Minor traffic tickets decriminalized, outstanding warrants cancelled in Nevada on Jan. 1

Minor traffic tickets decriminalized, outstanding warrants cancelled in Nevada on Jan. 1
Minor traffic tickets decriminalized, outstanding warrants cancelled in Nevada on Jan. 1(FOX5)
Published: Dec. 9, 2022 at 10:43 PM PST
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LAS VEGAS, Nev. (FOX5) - A big change coming to Nevada when it comes to traffic tickets for minor offenses. Starting January 1, 2023, they will no longer be criminalized meaning people will no longer be taken to jail for not paying. All pending warrants on minor traffic violations will be canceled.

It is a change advocates have pushed for years. It’s estimated more than a quarter million people in Clark County alone have active warrants for minor traffic violations.

Assembly Bill 116 to decriminalize traffic and most speeding tickets was voted in during the 2021 Legislative Session. The goal: keep people out of jail for minor offenses.

“You will not be jailed for minor traffic infractions, like a broken taillight or riding with too many people in the bed of a truck,” stated Clark County Commissioner William McCurdy II, who wants everyone to know about the upcoming changes especially those with active traffic warrants.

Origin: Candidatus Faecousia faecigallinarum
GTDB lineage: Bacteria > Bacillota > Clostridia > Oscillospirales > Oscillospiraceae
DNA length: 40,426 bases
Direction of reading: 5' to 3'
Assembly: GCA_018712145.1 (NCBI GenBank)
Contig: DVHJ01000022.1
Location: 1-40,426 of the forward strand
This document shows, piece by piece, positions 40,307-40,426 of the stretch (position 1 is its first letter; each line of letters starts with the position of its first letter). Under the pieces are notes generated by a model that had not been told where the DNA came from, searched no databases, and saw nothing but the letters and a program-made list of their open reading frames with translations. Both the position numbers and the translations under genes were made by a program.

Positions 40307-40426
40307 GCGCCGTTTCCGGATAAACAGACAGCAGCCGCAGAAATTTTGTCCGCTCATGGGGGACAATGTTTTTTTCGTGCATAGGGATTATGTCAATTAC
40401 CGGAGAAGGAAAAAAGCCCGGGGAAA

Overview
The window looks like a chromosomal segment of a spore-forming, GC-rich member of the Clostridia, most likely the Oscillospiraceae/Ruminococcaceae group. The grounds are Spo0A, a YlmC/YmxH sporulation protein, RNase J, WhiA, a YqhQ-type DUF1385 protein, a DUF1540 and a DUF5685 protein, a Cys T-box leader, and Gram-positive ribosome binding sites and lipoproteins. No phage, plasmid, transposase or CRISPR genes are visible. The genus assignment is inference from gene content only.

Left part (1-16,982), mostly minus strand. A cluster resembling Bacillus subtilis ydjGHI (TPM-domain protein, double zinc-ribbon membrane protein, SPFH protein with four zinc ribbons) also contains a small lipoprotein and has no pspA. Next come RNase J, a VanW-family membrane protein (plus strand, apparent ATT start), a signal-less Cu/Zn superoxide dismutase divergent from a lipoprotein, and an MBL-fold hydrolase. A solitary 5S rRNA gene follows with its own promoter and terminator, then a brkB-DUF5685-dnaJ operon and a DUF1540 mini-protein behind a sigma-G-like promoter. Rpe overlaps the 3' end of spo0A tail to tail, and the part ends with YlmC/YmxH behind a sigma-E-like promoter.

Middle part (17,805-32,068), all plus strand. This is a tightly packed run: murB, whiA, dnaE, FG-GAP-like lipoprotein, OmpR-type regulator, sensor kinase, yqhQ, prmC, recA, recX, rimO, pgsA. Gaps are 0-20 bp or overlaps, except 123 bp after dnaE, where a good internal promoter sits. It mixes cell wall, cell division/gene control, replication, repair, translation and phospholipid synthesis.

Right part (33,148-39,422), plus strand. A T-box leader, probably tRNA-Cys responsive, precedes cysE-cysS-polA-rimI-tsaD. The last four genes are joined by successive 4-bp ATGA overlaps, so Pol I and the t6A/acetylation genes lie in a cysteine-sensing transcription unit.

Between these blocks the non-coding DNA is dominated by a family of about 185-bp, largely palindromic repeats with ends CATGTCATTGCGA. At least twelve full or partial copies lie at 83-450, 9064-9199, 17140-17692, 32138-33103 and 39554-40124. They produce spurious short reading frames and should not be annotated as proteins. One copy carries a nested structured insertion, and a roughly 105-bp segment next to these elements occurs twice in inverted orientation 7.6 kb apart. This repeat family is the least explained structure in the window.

“About 270,000 people had outstanding traffic warrants in Clark County,” McCurdy shared. McCurdy told FOX5 those traffic warrants will be unenforceable as long as it is related to what is now decriminalized civil penalties. McCurdy is hosting two Traffic Ticket Workshops with Judge Belinda T. Harris to get the word out.

“A majority of the people who were arrested or cited for a lot of these infractions, they are majority people of color, so it was natural for me representing District D which has a majority-minority population to inform as many constituents as I can,” McCurdy explained.

McCurdy argued simple traffic tickets have done serious harm to many in Nevada, with people going to jail simply because they couldn’t afford to pay a fine.

“If you are jailed whether it is for it is 1 or 3 days, it can impact your quality of life. You may have lost your job which means you cannot pay your bills, which means it will have a trickle-down effect within the household and within the family,” McCurdy asserted.

What happens now if you don’t pay for a ticket?

“If you don’t pay the fine and if you fail to appear in court, you will still have to be on the hook for it, but you won’t be jailed for it,” McCurdy shared. Tickets can still be reported to insurance and collections. The decriminalization of traffic tickets is only for minor violations. Something like a DUI or reckless driving charge isn’t included.

The first Traffic Ticket Workshop will be held at the Pearson Community Center on Tuesday, Dec. 13, 6-7 p.m., while the second will be held at the Walnut Recreation Center on Wednesday, Dec. 14, 6-7 p.m. Pre-registration is not required, and the workshops are free and open to the public.